US Federal Reserve chair Jerome Powell. Picture: REUTERS/KEVIN LAMARQUE
US Federal Reserve chair Jerome Powell. Picture: REUTERS/KEVIN LAMARQUE

For the rest of us, according to Jeffrey Halley, a senior market analyst at Oanda, the “flood of money means that the disconnect between equity markets and the real world is set to continue for some time to come”.

He was responding to dovish comments from some of the world’s leading central banks such the US Federal Reserve, the Bank of Japan, and policymakers in Australia and New Zealand. Jerome Powell, chair of the Fed, started it last week with a policy shift that means rates will stay lower even if the economy improves.

Instead of pursuing a straight target of getting the inflation rate to 2%, it will now aim for an average, and will take into account previous periods of its undershooting so that hitting the target doesn’t mean an automatic rates increase.

Even after a decade of near zero interest rates and quantitative easing, which saw the Fed add $3-trillion to its balance sheet in the latest round of monetary stimulus in response to the pandemic, inflation is running at half the target, so it’s going to be a long time before US rates rise.

The Fed also changed its approach to the jobs mandate, meaning it won’t act immediately when unemployment falls and will instead focus on achieving maximum employment.

There are many criticisms to be made about the policy, including that it implies policymakers doing more of what had been ineffective for more than a decade, in the hope that it will suddenly work. And it also runs the risk of overstating the Fed’s ability to rein in inflation once it exceeds hits 2% for “some time”.

Some argue that the assumption it can simply turn the tap off at its time of choosing then see prices behave accordingly may be naive.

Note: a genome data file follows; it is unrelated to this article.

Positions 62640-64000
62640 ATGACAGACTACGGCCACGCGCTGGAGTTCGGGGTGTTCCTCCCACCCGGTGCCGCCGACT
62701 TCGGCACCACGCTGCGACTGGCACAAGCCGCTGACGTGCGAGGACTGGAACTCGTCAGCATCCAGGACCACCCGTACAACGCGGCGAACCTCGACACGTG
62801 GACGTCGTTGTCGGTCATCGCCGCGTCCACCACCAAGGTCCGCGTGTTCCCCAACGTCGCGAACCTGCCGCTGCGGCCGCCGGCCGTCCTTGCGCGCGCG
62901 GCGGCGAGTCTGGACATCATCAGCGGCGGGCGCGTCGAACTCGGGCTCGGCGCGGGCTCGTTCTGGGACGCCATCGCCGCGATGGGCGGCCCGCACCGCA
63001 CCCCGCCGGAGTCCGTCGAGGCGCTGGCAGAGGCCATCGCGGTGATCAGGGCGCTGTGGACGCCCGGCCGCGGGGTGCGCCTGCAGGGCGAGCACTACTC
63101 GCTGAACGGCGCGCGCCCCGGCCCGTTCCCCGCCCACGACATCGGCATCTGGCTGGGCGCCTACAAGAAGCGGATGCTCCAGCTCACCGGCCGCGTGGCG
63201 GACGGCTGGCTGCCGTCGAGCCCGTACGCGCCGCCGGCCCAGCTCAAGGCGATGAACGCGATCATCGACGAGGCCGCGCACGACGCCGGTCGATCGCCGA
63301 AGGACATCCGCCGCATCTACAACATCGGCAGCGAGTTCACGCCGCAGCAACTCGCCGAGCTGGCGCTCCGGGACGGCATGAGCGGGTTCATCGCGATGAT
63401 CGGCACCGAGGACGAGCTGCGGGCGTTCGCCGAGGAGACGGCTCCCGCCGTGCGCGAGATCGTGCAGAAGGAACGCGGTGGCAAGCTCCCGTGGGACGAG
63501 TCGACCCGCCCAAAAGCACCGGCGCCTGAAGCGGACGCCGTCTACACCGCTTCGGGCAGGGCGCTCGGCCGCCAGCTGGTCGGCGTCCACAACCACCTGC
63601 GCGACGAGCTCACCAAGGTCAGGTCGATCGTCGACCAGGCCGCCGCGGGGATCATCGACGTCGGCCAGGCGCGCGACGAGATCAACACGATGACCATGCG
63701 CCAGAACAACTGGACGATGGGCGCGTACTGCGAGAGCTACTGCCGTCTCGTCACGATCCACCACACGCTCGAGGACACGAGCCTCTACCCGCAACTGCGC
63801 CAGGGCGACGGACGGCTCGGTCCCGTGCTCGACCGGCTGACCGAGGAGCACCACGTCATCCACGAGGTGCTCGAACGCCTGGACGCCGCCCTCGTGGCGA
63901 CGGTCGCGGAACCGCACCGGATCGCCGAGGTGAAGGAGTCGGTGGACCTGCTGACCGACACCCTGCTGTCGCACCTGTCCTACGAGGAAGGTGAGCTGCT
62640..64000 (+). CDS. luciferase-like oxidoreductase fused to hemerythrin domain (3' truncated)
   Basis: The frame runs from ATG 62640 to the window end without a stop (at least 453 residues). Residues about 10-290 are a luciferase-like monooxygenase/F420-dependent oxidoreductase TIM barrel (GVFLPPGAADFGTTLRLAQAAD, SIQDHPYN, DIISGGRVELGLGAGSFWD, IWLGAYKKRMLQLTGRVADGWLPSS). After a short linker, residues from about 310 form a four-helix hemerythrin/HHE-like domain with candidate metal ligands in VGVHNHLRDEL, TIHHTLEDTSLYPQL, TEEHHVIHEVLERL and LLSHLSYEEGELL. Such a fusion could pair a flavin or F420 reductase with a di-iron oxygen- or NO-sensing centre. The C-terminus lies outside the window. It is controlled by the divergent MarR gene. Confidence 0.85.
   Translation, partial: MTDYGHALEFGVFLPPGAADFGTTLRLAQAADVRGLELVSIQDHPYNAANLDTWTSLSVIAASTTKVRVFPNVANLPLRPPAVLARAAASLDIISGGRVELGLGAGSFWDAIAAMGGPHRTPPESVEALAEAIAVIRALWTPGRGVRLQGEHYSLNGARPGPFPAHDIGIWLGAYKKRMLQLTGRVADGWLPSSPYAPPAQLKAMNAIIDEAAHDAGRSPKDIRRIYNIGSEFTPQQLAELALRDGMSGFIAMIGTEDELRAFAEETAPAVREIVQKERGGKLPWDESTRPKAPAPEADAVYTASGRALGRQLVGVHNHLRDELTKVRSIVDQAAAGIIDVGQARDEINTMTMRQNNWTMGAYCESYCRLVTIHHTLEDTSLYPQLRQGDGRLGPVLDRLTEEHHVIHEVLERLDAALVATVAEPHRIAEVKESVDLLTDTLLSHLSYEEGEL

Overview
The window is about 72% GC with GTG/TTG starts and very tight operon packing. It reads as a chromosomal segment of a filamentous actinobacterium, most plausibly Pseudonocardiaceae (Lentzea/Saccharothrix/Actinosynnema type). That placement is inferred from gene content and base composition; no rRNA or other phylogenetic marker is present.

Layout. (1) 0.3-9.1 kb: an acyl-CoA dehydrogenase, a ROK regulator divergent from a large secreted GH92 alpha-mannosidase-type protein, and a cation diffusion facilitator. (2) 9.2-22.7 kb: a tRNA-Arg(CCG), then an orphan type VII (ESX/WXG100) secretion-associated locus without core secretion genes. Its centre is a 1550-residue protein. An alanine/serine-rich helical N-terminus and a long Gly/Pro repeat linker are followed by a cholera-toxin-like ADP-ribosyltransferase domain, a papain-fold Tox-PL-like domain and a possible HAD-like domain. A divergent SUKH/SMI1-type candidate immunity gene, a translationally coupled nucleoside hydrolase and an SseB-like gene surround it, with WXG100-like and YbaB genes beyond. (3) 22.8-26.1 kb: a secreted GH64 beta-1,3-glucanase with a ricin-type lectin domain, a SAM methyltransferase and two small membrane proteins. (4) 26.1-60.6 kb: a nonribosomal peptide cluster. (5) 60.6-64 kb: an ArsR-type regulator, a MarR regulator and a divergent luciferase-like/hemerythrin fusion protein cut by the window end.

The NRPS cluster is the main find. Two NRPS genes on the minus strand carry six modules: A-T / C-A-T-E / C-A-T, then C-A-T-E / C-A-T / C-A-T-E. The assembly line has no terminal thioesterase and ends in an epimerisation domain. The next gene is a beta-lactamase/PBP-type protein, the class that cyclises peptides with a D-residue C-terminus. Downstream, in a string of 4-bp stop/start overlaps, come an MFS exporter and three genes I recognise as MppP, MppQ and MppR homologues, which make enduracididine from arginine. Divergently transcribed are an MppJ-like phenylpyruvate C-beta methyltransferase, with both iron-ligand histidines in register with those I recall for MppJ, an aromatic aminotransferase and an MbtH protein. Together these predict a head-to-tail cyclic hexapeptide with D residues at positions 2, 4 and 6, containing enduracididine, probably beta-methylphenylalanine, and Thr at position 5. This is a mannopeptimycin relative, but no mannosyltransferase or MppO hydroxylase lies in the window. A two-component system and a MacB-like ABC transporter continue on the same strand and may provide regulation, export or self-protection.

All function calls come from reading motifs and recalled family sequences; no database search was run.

With the Fed buying everything from AAA rated US bonds to speculative paper issued by companies that may have hit the wall by now, it’s anyone’s guess what kind of bubbles and distortions are being built into the system.

That’s why the biggest economic depression since the 1920s is going hand in hand with record-high equity prices, and investors are rightly nervous about how it will end. For a nation that prides itself as being at the centre of a free-market system to have a monetary policy that preserves “zombie” companies that would otherwise fail aid is something few would have predicted.

But what is certain is that monetary policy will stay loose for a while. CNBC reported this week that the US could have zero rates for five years or longer due to the policy shift. That implies a weaker dollar as investors favour higher-yielding currencies.

Which brings into question how SA investors should respond, especially when making decisions about whether to increase their offshore holdings. There’s a view that overseas stocks are the place to be despite the buying opportunities presented by the spectacular declines in the JSE. If you miss an upside locally or US shares disappoint, you’d have the rand — a reliable one-way bet — to help you.

Others argue that the Fed’s policy stance implies that this strategy could backfire if there is a sustained recovery in the rand because of loose monetary policy in the US. 

But recent history would suggest that a consistently stronger rand isn’t something one should count on, irrespective of policy in developed markets. While the rand is about 1.5% stronger since Powell spoke last week, this has been a period of elevated volatility in which it traded between R16.54/$ and R17.10$.

The Fed has been broadly loosening policy for a decade and the rand ended weaker in six of those years, having ended 2010 at R6.63/$. The dollar was also not particularly weak, with a broader index of the world’s foremost reserve currency dropping in just two out of 10 years in the period to 2019.

That’s because other countries struggled even more with weak economies, with falling consumer prices leading to negative rates in other countries. Over time, what matters is economic growth.

SA’s dire economy and fiscal metrics mean the rand is likely to remain a laggard.

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